Film Screening 25th October, 2014

Poster for Only Lovers Left Alive

Only Lovers Left Alive 

7:00 PM, 25th October, 2014

  • M
  • 123 mins
  • 2013
  • Jim Jarmusch
  • Jim Jarmusch
  • Tilda Swinton, Tom Hiddleston, Mia Wasikowska, John Hurt

Eve (Swinton) is living a serene but resolutely positive bohemian life in the haunting city of Tangier. Adam (Hiddleston) is a tad grumpier, contemplating the futility and pointlessness of life in the desolation of Detroit. Despite their separation, they share much in common, including a predilection for night time over day and a taste for all things bloody. It soon emerges that theirs is a relationship that has lasted centuries, and their reunion, filled with discussions of high culture and experiences of underground music, shows an undeniably deep connection.

Jarmusch has been the hip stylist of cinema long before young Wes Anderson. His takes on the western (Dead Man), lone hitman (Ghost Dog) and portmanteau (Night On Earth, Mystery Train) genres are stylised, autobiographical and personal – and his version of a vampire film is his best work yet. Filled with wonderfully laconic performances from the likes of Tilda Swinton and John Hurt (as Christopher Marlowe – yes, THAT C.M.), dark and clever humour (the O negative ice blocks are brilliant) and gorgeously gothic cinematography, this film shows up the likes of Twilight for the vacant conservative tripe that it is.

Haunting, hilarious, brooding, dark, hypnotic and with an almost perfect final shot, Only Lovers Left Alive is a wonderful commentary (satire?) on modern humanity, and will appeal to all who feel removed from the modern world to a large extent. (Can we all become cool vampires like these two?)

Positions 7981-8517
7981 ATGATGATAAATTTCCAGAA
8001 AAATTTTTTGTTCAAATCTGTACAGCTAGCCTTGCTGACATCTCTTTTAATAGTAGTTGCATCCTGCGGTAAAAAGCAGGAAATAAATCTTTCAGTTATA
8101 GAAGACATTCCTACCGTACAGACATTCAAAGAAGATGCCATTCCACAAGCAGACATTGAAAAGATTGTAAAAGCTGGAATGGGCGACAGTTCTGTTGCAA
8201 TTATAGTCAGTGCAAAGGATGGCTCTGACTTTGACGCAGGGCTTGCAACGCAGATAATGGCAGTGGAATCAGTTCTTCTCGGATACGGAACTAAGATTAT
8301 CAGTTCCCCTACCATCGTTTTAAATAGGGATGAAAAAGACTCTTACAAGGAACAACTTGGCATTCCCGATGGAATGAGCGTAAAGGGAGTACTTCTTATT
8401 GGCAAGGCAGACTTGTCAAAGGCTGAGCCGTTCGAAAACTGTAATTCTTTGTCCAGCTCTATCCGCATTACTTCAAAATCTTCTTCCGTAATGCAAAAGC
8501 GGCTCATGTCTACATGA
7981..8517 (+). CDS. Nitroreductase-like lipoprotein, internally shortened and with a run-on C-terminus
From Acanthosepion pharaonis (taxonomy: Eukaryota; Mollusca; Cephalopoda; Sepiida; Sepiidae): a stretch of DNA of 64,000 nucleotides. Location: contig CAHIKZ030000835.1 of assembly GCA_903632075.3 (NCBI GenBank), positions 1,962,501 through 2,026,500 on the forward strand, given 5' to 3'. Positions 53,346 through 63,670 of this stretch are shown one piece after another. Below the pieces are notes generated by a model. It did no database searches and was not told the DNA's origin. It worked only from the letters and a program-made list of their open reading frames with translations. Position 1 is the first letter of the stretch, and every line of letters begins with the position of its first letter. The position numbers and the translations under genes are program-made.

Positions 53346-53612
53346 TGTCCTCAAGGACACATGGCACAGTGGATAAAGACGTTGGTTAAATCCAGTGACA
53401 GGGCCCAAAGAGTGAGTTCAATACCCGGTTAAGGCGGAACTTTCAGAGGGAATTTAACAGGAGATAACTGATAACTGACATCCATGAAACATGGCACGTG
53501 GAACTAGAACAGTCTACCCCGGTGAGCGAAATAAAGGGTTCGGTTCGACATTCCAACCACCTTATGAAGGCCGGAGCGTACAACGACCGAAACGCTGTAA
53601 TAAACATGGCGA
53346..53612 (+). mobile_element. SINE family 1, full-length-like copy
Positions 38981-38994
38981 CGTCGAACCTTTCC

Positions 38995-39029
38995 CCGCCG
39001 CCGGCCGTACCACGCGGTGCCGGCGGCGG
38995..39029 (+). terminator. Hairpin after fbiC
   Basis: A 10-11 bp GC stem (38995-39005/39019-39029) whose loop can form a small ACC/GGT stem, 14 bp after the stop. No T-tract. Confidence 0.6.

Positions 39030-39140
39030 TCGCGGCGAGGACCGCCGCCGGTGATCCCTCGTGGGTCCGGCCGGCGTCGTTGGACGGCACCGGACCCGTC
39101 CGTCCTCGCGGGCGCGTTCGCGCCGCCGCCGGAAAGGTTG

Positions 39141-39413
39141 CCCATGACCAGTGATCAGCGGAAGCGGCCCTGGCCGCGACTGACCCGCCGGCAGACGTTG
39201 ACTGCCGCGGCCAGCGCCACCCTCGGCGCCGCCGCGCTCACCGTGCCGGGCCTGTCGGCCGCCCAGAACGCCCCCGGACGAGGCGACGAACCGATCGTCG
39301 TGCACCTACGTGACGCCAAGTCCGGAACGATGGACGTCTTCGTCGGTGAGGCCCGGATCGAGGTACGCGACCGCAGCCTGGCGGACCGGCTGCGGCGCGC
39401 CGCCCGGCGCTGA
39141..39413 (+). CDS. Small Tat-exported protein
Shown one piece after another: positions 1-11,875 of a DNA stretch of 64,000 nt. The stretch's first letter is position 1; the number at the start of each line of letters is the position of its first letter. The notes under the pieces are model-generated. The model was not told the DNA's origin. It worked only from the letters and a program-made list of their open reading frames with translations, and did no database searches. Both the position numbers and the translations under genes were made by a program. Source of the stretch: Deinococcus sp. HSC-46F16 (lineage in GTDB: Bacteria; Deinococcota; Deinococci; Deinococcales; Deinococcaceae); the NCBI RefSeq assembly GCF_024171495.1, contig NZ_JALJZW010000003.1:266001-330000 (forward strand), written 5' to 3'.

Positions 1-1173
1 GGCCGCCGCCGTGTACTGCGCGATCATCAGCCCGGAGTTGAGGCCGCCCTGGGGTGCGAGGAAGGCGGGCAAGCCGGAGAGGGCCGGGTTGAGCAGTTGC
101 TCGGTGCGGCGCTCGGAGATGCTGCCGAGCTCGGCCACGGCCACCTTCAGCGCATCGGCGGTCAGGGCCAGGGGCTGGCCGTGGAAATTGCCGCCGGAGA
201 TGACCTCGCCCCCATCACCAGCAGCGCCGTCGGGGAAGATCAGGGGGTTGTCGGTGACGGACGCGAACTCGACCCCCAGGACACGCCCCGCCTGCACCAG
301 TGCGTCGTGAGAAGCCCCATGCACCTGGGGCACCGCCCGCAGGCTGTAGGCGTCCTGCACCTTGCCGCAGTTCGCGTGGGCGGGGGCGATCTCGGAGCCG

Travis Cragg

Poster for The Past (Le passé)

The Past (Le passé) 

9:13 PM, 25th October, 2014

  • M
  • 125 mins
  • 2013
  • Asghar Farhadi
  • Asghar Farhadi
  • Bérénice Bejo, Tahar Rahim, Ali Mosaffa, Pauline Burlet

Do you select your films according to their pedigree? A Separation from Iranian director Asghar Farhadi has been one of the most successful films in recent years. His next film, The Past, should not be missed for its beautiful writing, sensitive direction and powerful acting.

Ahmad returns from Iran to Paris to give his French wife Marie the divorce she has asked for. Instead of staying in a hotel he stays with Marie and spends time with her daughters from a previous marriage and with Samir, her current partner, and his son. There are tensions arising from blended families, there are conflicts and difficulties. We are drip fed bits of information and we gradually work out the complex relationships. Every new piece of information creates new questions followed by new elements and then more questions. The dramatic power increases gradually as we experience a series of heart-wrenching twists and revelations.

While there is a lot of sadness, guilt and blame to deal with, this is a satisfying film. We are left with much to think about with themes of mortality and the value of relationships past and present. Hypnotic cinematography boosts the performances of its great cast. The Past is a rewarding film that puts life into perspective.

Brett Yeats